Quirky skewering of art world
tions about rural Indian life, and doing the deed with the king in his decaying fairytale castle in the novel’s only nod to any kind of eroticism.
What, then, to make of The Cosmopolitans? It’s a mixed bag. It’s a lively, entertaining read, with much to enjoy, particularly in the awkward, lost figure of Qayenaat, a rare older female protagonist; so too in the bluntly spoken Sathi and his sly puncturing of art world pomposity. However there are perhaps too many story spurs that, enjoyable as they are, end up taking you away from the main story of Qayenaat’s search for herself.
Bangalore-born Hasan is the author of the novels Neti, Neti (2009) and Lunatic in My Head (2007), the short fiction collection Difficult Pleasures (2012) and the book of poems Street on the Hill (2006).
She has some keen insights to share on the mercenary nature of the art world, the intersection of culture and capitalism, the artist as conman, how we judge art and the meaning it gives our lives, and India’s own battle to keep its rich, ancient classical artistic traditions alive while engaging with Western artistic trends. India’s young artists need to create their own Mona Lisas, is Qayenaat’s battle cry.
There is a sobering sideline in the impact of religious fundamentalism on art, centred in the tragic figure of Nur Jahan, whose nude paintings lead to nationwide riots and her savage murder at the hands of a mob that Hasan describes as “an ambidextrous animal — its right hand and its left, its Hindu and its Muslim, went about its work in the same way”.
Also interesting are her insights into modern India, especially the divisions between the idealistic Nehruvian post-independence era, represented by her civil engineer father and his love of socialism fed by industrial progress, to the highly commercialised India of today, all “mammoth malls, [and] high streets of international fashion and global entertainment”, Bollywood culture and shallow art trends.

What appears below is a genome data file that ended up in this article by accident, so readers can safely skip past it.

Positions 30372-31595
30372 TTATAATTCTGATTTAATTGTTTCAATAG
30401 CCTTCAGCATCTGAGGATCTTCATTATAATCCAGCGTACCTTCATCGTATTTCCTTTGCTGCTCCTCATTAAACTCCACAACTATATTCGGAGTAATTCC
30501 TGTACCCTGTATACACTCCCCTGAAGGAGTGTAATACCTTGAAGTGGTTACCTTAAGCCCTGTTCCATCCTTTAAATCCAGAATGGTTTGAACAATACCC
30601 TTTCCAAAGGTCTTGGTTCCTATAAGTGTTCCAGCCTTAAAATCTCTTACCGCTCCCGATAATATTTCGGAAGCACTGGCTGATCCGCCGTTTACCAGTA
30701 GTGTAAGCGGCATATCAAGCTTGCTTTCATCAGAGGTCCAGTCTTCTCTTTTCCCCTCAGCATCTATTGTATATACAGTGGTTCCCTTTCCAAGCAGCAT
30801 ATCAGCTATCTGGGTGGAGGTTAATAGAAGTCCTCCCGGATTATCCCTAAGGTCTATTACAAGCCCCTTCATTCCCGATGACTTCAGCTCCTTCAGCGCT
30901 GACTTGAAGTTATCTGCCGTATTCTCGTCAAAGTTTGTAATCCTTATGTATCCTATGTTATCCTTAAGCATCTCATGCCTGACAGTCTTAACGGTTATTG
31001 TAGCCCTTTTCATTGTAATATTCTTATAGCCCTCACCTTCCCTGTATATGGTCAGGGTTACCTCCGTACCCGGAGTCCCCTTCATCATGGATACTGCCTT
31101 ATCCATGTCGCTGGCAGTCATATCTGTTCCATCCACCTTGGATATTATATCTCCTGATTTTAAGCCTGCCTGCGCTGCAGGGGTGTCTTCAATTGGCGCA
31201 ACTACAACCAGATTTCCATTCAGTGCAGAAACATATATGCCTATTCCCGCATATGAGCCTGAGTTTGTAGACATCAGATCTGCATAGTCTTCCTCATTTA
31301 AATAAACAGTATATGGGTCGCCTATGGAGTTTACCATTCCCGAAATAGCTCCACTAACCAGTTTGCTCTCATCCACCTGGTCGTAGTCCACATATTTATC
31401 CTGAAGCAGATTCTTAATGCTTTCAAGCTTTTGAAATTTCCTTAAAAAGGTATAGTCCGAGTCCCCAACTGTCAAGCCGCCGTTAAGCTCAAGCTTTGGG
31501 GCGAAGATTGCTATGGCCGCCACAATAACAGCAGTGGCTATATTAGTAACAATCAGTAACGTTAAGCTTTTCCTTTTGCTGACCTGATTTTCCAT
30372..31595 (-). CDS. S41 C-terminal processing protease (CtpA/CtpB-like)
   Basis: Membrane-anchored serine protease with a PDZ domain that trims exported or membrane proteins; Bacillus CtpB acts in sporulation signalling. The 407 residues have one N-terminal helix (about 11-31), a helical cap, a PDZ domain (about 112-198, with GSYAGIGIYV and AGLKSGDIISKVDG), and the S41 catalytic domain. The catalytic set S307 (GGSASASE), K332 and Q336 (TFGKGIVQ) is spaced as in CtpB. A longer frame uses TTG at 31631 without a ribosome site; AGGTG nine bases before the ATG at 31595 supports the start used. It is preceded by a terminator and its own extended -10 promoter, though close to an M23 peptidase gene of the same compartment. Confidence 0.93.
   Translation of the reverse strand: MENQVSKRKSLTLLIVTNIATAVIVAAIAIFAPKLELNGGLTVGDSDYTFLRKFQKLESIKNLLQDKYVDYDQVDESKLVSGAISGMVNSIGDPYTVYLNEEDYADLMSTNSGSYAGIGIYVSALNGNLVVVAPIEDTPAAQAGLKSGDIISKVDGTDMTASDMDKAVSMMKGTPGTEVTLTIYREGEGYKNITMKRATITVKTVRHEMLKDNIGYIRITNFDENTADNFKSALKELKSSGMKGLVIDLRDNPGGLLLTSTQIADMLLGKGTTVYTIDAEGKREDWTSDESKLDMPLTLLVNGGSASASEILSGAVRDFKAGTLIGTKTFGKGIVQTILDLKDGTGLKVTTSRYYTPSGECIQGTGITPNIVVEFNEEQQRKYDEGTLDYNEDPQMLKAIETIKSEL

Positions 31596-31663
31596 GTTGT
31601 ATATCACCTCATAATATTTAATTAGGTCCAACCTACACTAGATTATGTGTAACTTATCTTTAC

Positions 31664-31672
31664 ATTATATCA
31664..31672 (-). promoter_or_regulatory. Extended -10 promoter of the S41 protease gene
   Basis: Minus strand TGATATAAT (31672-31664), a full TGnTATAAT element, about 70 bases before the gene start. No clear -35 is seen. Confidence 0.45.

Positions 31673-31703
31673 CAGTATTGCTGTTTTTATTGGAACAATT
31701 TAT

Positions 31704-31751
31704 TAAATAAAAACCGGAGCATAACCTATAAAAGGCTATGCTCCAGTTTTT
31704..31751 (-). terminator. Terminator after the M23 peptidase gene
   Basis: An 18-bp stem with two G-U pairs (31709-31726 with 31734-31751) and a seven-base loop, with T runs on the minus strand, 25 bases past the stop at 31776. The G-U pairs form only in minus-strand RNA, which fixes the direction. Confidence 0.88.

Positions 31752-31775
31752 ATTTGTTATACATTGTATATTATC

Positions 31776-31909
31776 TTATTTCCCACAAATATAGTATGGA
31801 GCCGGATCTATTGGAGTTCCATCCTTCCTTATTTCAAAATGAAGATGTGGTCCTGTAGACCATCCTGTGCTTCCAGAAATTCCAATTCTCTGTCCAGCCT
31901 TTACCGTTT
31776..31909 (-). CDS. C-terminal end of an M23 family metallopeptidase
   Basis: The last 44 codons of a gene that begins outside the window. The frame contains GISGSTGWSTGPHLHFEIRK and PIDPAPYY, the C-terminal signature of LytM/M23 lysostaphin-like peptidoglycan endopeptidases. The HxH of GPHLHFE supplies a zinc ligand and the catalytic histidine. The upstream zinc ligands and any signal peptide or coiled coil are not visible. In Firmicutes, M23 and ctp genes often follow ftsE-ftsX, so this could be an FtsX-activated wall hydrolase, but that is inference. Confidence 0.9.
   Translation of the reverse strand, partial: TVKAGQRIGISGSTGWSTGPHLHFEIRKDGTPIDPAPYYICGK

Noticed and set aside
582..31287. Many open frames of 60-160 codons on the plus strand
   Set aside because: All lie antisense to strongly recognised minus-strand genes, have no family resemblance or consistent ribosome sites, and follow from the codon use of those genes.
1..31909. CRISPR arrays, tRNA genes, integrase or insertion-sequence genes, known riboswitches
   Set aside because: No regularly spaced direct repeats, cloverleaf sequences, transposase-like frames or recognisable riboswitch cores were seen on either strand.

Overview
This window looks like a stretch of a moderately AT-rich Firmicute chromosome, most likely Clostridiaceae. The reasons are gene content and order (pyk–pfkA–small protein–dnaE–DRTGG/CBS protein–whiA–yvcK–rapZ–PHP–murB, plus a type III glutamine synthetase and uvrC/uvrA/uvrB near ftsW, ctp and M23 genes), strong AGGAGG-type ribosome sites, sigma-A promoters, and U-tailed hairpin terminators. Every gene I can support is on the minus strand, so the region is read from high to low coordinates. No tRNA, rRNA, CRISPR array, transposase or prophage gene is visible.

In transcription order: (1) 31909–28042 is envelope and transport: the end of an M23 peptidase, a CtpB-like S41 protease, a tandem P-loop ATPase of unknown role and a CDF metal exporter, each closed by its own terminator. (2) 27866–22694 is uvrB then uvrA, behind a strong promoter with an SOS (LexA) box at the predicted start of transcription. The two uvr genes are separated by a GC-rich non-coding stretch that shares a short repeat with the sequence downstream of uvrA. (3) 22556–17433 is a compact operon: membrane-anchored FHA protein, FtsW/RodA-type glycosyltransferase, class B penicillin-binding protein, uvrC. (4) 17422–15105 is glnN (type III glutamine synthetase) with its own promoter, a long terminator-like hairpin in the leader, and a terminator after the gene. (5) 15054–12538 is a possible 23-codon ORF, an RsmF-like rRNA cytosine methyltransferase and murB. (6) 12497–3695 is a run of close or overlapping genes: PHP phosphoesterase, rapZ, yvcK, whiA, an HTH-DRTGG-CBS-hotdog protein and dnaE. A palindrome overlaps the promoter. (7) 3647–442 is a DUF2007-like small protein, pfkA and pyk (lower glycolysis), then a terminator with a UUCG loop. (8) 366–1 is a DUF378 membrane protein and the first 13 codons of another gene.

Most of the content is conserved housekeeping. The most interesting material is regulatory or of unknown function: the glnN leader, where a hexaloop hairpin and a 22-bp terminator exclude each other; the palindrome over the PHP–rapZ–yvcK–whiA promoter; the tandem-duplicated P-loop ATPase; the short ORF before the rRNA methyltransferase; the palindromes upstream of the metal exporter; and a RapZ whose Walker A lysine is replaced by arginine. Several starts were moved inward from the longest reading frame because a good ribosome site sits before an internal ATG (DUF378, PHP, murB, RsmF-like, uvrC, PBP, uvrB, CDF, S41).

She peeks into the morality of India’s rich liberals (“should you buy Versace when people toiled in hardship knotting carpets so that you could buy Versace?”) and examines changing Indian attitudes to the West: “her parents’ generation read foreign novels out of reverence, her own listened to the music of Western liberation and dreamt … and then there was Baban’s generation for whom the West was no longer a big deal; they could suddenly stand up one day and announce they were going to be artists, ready to take on the world”.
Throughout, we hear a hymn to nostalgia, to an innocent India of Fiat and Ambassador cars, nylon polka-dotted saris and great dam-building schemes. The past and the present rub shoulders uneasily in Hasan’s novel: as mad Prince Mohan says more than once, “being a modern Indian is hard work”. Australian. is an arts journalist at The
Anjum Hasan offers keen insights on India